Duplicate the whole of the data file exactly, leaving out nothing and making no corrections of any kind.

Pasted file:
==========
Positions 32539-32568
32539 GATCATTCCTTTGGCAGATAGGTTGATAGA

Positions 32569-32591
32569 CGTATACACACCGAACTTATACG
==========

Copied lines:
Positions 32539-32568
32539 GATCATTCCTTTGGCAGATAGGTTGATAGA

Positions 32569-32591
32569 CGTATACACACCGAACTTATACG